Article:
Published on December 11th, 2019 | by Guest


What is GPU Computing

Computing on a graphics processor (GPU) is becoming increasingly popular today is not in doubt. However, this does not belittle the role of the central processor. Moreover, if we talk about the vast majority of user applications, then today their performance is completely and completely dependent on the performance of the CPU. That is, the vast majority of user applications do not use GPU computing.

In general, GPU computing is mainly performed on specialized HPC systems for scientific calculations. But user applications that use GPU computing can be counted on the fingers. It should be noted right away that the term “GPU computing” in this case is not quite correct and can be misleading. The fact is that if an application uses GPU cloud computing, this does not mean that the central processor is idle.

Computing on the GPU does not imply transferring the load from the central processor to the graphic one. As a rule, the central processor remains busy at the same time, and the use of the graphics processor, along with the central one, can improve productivity, that is, reduce the task execution time. Moreover, the GPU itself acts as a kind of coprocessor for the CPU,

To understand why computing on the GPU is not a panacea and why it is incorrect to say that their computing capabilities are superior to the capabilities of the CPU, it is necessary to understand the difference between the CPU and GPU.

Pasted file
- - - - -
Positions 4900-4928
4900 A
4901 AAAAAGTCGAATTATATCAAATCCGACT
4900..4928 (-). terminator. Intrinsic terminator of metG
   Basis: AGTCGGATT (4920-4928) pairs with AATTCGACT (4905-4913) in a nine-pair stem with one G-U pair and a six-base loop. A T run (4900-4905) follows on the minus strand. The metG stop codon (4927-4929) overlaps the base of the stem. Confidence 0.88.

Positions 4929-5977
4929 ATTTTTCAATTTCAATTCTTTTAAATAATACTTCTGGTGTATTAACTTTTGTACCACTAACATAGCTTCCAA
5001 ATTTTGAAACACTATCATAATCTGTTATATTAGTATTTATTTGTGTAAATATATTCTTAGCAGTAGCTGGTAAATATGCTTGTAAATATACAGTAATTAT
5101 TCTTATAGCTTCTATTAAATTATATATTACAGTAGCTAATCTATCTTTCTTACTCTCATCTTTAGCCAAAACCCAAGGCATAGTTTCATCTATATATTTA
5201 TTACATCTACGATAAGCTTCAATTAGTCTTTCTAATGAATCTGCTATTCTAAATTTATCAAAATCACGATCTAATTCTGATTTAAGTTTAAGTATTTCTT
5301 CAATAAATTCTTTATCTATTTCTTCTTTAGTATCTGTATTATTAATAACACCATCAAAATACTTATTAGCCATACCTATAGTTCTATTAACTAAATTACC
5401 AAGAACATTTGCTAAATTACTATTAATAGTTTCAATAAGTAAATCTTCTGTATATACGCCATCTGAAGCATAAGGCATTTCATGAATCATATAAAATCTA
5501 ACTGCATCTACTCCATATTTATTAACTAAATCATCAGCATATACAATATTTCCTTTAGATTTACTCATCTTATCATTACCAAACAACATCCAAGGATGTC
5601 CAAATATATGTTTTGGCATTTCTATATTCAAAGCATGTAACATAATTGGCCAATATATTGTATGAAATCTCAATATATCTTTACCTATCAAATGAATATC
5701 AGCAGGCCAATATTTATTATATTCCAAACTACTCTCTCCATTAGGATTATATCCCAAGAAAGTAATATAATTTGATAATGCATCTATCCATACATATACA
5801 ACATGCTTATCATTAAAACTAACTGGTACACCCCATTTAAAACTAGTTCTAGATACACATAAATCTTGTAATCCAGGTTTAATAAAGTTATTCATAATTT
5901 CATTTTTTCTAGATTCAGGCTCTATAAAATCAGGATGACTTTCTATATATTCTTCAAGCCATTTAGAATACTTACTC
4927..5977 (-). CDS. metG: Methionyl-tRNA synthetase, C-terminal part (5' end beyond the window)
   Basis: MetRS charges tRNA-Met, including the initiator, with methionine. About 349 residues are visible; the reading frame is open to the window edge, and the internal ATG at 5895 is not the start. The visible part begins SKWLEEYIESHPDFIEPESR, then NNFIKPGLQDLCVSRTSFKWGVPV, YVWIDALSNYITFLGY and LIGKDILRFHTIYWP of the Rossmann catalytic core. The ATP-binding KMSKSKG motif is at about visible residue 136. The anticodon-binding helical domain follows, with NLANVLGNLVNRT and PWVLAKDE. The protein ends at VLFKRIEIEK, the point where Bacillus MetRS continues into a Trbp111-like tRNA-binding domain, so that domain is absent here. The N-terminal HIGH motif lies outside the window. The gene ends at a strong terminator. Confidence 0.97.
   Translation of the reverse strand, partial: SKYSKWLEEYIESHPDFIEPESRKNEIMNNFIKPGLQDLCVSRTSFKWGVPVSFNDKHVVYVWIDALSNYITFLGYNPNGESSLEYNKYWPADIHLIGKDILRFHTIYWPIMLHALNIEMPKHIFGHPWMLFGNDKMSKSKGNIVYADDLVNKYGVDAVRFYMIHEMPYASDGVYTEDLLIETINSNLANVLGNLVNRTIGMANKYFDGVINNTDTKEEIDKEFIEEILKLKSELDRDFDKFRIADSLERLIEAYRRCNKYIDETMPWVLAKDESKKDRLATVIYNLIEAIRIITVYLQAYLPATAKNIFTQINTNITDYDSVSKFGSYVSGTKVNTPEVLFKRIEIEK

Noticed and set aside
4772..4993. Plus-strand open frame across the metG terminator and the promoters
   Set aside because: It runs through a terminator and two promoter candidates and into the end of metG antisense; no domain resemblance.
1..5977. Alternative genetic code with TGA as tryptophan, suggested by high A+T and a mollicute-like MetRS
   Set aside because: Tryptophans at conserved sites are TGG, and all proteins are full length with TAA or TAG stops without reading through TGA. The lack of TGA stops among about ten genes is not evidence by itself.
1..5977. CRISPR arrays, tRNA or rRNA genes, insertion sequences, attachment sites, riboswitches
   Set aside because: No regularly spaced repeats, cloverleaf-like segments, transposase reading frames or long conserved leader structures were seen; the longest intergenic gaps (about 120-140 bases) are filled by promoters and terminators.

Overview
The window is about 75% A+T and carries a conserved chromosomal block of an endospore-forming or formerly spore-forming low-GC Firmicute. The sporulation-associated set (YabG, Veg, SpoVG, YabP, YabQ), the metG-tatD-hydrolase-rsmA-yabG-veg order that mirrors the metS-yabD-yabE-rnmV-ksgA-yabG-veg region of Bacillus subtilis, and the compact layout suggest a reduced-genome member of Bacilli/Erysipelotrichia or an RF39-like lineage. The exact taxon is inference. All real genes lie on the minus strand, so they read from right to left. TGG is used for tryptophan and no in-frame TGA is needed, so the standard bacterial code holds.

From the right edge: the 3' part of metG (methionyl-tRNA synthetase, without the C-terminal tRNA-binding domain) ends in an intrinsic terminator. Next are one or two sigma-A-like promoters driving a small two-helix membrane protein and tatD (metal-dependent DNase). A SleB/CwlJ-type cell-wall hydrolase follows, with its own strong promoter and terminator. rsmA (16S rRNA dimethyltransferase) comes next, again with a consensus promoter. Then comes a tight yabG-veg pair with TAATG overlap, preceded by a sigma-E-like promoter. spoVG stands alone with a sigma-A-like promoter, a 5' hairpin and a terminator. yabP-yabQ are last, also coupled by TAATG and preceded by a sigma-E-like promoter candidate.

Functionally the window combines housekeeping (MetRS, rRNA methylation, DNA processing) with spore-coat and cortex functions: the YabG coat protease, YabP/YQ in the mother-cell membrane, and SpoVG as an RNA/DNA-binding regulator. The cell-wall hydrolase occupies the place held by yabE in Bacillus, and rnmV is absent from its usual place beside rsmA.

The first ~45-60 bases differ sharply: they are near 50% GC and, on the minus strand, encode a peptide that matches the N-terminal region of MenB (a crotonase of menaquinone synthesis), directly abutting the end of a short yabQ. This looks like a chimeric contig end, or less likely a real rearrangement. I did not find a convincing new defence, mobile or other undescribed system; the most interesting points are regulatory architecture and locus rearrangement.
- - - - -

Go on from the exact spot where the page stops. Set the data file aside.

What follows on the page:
Differences in GPU and CPU architectures

CPU cores are designed to execute a single stream of sequential instructions with maximum performance, and GPUs are designed to quickly execute a very large number of parallel threads of instructions. This is the fundamental difference between GPUs and central ones. The CPU is a universal or general-purpose processor optimized to achieve high performance on a single instruction stream that processes both integers and floating-point numbers. At the same time, access to the memory with data and instructions occurs mainly randomly.

To increase CPU performance, they are designed to execute as many instructions as possible in parallel. For example, for this, in the processor cores, a block of extraordinary execution of commands is used, which allows reordering instructions not in the order of their arrival, which allows raising the level of parallelism of the instruction implementation at the level of one thread. Nevertheless, this still does not allow parallel execution of a large number of instructions, and the overhead of parallelizing instructions inside the processor core is very significant. That is why general-purpose processors do not have a very large number of execution units.

The graphics processor is fundamentally different. It was originally designed to execute a huge number of parallel threads of commands. Moreover, these command streams are parallelized initially, and there is simply no overhead for parallelizing instructions in the GPU. The graphics processor is designed to render images. In simple terms, at the input it takes a group of polygons, carries out all the necessary operations, and outputs pixels at the output. The processing of polygons and pixels is independent, they can be processed in parallel, separately from each other. Therefore, due to the initially parallel organization of work in the GPU, a large number of execution units are used, which are easy to download, as opposed to a sequential stream of instructions for the CPU.